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RECORD REVIEWS

Jazz Journal offers unrivalled coverage of recorded jazz old and new. We carry more than 20,000 words of expert comment and discography on recent jazz issues in every issue.

Complete list of CDs reviewed in JJ September 2013 (see below for excerpts):
Altschul, Barry: The 3Dom Factor (TUM 032)
Armstrong, Louis: Intégrale Louis Armstrong Vol.11: "Jack-Armstrong-Blues” 1944-1945 (Frémeaux & Associés FA 1361)
Armstrong, Louis: Intégrale Louis Armstrong Vol.12: “New Orleans” 1946-1947 (Frémeaux & Associés FA 1362)
Bechet, Sidney/Mezz Mezzrow: The King Jazz Records (Storyville 1088611)
Avengers, The: On A Mission (Belead Music / Gudari 884501728003)
Bilk, Acker/Micky Ashman: The Radio Luxembourg Sessions, The 208 Rhythm Club Volume 3 (Vocalion CDNJT 5317)
Brubeck, Dave: The Columbia Studio Albums Collection 1955-1966 (Sony Legacy 88697938812)
Byrd, Donald: With Strings/Byrd Blows on Beacon Hill (Phoenix 131583)
Charette, Brian: Borderline (SteepleChase SCCD 31756)
Cline, Alex: For People In Sorrow (Cryptogramophone CG147)
Cowell, Stanley/Empathlectrik Quartet featuring Vic Juris: Welcome To This New World (SteepleChase SCCD 31757)
Connor, Chris: Four Classic Albums Plus (Avid AMSC1089)
Daniels, Mike/And His Delta Jazzband: Mike On Mike (Lake LACD322)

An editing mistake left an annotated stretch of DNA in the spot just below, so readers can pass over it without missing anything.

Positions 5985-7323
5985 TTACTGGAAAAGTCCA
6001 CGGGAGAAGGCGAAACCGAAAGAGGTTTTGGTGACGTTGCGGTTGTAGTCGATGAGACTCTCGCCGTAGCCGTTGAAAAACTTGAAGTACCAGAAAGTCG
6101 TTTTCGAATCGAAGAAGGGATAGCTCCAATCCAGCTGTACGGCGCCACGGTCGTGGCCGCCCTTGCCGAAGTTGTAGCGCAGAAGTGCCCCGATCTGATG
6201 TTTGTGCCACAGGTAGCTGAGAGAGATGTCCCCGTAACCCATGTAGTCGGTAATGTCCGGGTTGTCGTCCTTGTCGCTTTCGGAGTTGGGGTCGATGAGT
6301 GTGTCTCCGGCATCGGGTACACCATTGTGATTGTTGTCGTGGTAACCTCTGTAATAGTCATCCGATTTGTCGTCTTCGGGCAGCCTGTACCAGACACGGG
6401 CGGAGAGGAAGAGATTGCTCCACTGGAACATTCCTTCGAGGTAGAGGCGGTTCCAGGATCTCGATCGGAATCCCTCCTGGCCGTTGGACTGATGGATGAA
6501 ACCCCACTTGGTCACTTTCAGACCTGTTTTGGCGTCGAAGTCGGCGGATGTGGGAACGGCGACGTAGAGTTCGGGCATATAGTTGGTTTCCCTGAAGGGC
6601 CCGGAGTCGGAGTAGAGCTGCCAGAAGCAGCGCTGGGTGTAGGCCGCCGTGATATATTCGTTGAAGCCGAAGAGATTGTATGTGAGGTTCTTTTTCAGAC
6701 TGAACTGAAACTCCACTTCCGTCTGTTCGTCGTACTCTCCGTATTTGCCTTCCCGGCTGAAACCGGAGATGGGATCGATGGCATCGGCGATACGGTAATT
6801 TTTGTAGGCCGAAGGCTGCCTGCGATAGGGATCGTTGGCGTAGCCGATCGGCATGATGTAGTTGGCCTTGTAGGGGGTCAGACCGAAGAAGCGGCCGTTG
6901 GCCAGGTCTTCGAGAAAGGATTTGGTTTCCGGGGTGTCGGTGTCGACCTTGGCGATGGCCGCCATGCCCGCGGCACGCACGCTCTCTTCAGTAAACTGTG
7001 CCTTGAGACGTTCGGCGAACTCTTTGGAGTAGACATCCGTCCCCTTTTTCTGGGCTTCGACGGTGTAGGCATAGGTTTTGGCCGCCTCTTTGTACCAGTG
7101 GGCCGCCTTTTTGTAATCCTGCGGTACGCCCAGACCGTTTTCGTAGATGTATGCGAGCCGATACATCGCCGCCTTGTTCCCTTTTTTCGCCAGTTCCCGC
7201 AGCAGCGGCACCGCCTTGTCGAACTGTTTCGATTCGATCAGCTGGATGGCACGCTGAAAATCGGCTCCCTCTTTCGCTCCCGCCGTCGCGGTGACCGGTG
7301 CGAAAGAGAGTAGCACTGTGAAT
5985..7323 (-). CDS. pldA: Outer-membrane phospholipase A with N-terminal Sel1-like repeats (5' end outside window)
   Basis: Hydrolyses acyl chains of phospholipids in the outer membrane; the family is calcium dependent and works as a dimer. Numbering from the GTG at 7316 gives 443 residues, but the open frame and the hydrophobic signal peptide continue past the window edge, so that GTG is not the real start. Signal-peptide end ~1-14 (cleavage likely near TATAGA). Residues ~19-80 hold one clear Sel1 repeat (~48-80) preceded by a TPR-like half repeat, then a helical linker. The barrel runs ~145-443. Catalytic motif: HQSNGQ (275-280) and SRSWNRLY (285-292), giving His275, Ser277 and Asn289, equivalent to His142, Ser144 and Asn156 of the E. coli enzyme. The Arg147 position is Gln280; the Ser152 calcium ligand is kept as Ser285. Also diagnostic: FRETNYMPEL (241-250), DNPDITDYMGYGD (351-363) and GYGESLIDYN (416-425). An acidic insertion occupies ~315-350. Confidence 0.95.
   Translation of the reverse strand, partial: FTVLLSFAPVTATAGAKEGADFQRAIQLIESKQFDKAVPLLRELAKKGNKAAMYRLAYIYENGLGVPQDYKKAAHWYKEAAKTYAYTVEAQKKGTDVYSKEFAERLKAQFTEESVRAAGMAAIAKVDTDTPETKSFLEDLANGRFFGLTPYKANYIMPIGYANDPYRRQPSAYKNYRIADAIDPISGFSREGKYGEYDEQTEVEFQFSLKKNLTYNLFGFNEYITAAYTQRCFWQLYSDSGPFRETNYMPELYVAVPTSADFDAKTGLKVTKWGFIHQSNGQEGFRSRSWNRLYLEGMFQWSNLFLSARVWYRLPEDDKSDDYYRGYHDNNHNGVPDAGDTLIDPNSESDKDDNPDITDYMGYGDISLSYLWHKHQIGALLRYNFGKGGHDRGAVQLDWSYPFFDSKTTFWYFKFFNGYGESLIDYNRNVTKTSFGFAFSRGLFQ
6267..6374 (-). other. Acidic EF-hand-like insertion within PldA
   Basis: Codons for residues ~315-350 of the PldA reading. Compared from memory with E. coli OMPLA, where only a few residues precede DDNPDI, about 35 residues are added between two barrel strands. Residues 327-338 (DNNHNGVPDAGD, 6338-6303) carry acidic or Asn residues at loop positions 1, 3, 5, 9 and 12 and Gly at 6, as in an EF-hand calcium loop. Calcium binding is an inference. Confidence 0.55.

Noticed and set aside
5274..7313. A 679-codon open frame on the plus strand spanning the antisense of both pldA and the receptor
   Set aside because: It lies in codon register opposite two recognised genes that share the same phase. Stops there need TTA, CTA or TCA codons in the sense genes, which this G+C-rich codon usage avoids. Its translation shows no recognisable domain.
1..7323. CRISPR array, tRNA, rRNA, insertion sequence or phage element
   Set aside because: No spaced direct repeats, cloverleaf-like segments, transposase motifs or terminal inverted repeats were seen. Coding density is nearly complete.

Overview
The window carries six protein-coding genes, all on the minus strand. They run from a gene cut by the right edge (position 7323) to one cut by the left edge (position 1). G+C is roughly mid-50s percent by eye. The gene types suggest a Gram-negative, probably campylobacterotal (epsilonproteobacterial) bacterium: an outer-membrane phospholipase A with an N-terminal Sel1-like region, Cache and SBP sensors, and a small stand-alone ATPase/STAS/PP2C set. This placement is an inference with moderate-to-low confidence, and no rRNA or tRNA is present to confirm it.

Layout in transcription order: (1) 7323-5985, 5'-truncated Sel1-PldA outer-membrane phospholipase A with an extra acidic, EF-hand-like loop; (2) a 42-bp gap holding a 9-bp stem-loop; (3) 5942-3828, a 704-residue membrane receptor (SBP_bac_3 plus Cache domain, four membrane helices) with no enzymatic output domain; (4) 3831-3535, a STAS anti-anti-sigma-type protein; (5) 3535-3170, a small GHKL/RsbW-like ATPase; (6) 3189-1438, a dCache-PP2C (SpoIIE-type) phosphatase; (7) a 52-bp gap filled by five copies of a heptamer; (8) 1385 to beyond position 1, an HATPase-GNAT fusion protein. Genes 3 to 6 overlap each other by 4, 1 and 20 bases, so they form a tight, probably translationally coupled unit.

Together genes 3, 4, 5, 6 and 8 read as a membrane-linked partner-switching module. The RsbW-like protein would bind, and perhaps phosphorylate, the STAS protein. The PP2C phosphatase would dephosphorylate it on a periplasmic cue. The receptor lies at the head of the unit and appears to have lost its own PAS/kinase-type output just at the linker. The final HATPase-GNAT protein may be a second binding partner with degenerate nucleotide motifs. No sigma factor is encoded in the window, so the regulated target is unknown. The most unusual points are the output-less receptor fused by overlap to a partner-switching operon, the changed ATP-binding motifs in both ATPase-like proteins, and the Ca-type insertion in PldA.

Davis, Miles: In Person At The Blackhawk, San Francisco (Essential Jazz Classics EJC55593)
De Holanda, Hamilton/André Mehmari: GismontiPascoal (Adventure Music AM1078 2)
Djangirov, Eldar: Breakthrough (Motéma 233714)
El'Zabar, Kahil: What It Is! (Delmark DE 5002)
Farlow, Tal: Three Classic Albums Plus (Avid AMSC 1086)
Fenner, Clive: Get It (Jazzizit JITCD 1259)
Gardony, Laszlo: Clarity (Sunnyside SSC 4014)
Getz, Stan/Gerry Mulligan/Harry Edison: Jazz Giants '58 (Phoenix 131588)
Gibbs, Mike: Plays Gil Evans (Whirlwind WR4639)
Gillespie, Dizzy: Meets Phil Woods Quintet (Timeless Jazz Legacy TJL 74513)
Green, Grant: First Recordings (Phoenix 131571)
The Groove: A Tribute to Jimmy Garrison (Imogena IGCD 191)
Harris, Anita/And Friends: Here's Looking At You (Newmarket Music NEW3320.2)
Hawkins, Coleman/Clark Terry: Back In Bean's Bag (Essential Jazz Classics EJC55595)
Impossible Gentlemen, The: Internationally Recognised Aliens (Basho SRCD 43-2)
James, Bob/David Sanborn: Quartette Humaine (Okeh 88765484712)
Jazz Messengers: Complete At The Café Bohemia (Phoenix 131581)
Kairos 4tet: Everything We Hold (Naimcd191)
Kandinsky Effect, The: Synethesia (Cuneiform 358)
Kennedy, Nigel: Recital (Sony Classical 88765447272)